Cats sat stoically in the grass on Boston Common Sunday morning, allowing themselves to be admired and photographed. Some people squealed “Kitty!” as if they’d never seen a cat before.
“This is the best day ever,” said Erin Curtin, 20, of Natick. “It is a beautiful morning and everybody is gathering as a community to pet cats. This is the epitome of positive experiences.”
It was Boston’s first “Caturday,” a popular cat meet-up that’s already arrived in other major cities, creating a communal space for feline aficionados. On Facebook, the event was called “a day to reclaim the glory of the outdoors for our feline friends.”
Beverly resident and local organizer Kristin Leigh Porcello, 24, said she plans to continue holding Caturdays on the first Saturday of each month on the Common.
“It really was a wonderful turnout,” Porcello said.
Leashes prevented run-ins with squirrels, while dog walkers did double takes as scores of people surrounded feline faces peeking out from carriers and purses. Gizmo the cat, just shy of 30 pounds, wore a tiny sparkling hat.
His owners were bemused at the attention.
“We went and bought one of these cat strollers,” said Kristin Mills, 18, from Bedford. “People are all over him. He’s a little different. He’s super, super obese.”
Lulu the cat was hiding in her owner’s armpit. Brighton residents Charlie, 28, and Jayda, 27, Siegler named her after the restaurant in the hotel where they stayed on their honeymoon.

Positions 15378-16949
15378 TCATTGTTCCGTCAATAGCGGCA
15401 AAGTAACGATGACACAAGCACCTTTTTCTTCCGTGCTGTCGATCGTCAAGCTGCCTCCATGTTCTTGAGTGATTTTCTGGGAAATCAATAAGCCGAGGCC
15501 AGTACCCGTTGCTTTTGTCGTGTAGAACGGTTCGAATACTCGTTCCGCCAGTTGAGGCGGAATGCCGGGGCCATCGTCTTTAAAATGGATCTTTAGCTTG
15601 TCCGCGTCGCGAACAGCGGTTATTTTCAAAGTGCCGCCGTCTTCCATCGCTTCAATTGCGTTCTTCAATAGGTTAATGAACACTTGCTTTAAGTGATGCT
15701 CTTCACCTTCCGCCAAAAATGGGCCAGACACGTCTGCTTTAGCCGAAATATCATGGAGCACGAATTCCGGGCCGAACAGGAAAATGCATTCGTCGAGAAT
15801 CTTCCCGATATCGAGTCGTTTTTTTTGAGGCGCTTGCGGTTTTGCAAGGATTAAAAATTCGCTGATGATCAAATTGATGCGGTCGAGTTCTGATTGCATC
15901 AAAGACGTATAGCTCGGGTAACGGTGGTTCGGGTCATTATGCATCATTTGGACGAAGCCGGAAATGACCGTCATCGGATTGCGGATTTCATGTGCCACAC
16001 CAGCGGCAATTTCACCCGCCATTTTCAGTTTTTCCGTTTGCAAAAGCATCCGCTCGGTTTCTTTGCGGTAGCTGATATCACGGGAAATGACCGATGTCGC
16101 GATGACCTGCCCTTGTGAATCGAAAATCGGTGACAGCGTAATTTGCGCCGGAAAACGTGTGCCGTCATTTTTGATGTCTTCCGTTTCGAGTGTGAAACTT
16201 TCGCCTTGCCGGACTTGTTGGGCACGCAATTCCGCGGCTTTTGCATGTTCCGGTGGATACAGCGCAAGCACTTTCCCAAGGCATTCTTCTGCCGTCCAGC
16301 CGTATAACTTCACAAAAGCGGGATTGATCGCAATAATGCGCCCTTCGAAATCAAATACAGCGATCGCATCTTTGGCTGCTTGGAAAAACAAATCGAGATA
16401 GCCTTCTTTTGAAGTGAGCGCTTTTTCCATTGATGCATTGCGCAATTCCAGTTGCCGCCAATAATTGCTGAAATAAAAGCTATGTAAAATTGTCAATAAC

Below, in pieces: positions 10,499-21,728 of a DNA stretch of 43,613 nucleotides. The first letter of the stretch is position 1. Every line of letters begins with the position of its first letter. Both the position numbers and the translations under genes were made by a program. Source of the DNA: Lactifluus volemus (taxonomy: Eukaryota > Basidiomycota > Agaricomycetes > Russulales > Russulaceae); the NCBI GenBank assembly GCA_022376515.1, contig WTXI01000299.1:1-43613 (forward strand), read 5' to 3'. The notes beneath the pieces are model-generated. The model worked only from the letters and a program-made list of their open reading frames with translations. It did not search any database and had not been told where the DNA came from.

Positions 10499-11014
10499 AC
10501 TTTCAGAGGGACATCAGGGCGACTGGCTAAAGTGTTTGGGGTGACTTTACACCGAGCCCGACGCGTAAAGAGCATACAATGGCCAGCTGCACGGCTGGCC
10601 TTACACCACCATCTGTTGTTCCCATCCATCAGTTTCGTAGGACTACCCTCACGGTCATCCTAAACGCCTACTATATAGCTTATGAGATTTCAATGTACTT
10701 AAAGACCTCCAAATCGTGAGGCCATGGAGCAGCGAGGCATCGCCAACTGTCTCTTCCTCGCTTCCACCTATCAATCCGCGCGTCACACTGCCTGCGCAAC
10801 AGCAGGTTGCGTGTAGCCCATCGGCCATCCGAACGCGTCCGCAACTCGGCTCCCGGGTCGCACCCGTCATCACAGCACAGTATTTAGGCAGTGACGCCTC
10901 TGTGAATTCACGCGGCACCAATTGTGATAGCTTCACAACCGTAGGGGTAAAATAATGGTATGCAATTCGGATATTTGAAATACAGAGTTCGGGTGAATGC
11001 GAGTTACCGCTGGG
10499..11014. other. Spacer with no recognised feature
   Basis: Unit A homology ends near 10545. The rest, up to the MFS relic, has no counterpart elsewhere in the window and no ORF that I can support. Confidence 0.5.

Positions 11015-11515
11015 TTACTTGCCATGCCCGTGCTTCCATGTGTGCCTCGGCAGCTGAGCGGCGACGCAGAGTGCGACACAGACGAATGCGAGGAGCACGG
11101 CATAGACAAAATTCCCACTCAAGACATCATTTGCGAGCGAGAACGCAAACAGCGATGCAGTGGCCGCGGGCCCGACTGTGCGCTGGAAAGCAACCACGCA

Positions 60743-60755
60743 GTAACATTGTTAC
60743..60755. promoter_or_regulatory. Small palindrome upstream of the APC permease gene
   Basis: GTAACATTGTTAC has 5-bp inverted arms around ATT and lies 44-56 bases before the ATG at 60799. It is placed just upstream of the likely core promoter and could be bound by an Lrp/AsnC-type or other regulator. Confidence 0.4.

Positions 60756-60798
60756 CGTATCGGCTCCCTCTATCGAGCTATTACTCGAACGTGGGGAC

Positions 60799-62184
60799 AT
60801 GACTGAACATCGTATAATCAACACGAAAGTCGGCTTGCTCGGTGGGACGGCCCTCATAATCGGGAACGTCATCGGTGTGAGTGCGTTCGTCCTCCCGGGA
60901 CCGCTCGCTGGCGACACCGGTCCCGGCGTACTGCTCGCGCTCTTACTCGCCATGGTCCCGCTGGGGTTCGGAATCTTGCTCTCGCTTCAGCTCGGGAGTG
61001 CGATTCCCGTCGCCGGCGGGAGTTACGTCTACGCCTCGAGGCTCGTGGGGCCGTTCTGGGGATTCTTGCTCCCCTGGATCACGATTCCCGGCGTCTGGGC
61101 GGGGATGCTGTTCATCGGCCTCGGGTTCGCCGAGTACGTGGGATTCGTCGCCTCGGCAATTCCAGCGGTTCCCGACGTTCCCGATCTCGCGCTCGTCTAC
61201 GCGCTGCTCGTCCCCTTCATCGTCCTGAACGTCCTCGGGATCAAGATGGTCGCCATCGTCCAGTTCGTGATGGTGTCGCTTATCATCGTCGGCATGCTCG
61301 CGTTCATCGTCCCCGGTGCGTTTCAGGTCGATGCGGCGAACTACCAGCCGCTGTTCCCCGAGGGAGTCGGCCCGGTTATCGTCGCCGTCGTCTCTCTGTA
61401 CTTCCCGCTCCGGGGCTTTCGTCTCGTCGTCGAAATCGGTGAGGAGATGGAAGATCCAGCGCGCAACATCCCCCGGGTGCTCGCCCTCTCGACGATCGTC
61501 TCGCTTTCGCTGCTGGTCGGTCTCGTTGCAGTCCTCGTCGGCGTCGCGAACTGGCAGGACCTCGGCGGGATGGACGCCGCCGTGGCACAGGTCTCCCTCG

Lulu, the couple said, acts more like a dog than a cat.
“I’m just trying to make sure she’s having a good time,” Charlie Siegler said.
Chemistry professor Susan Odom, 36, brought her Honey Cat. Odom found the feline outside a coffee shop in Kentucky. The cat shyly burrowed in her bag.
“I love meeting cat people and there are no good opportunities to socialize,” Odom said. “Cat people love to do the same things dog people do.”
Alex Davis, 22, of Dorchester, said he had always wanted a cat named Jeff — and he finally got one.
“[My girlfriend’s mother] was going to give him to someone who was going to name him Mr. Whiskers,” Davis said. “I took him home in my backpack that night and I said: ‘Your name is Jeff now.’ ”
Sarah DiZio, 23, said the event countered negative stereotypes associated with cat people.
“If you have a dog, you’re an adventure person,” DiZio said. “If you have a cat, people think you’re a spinster.”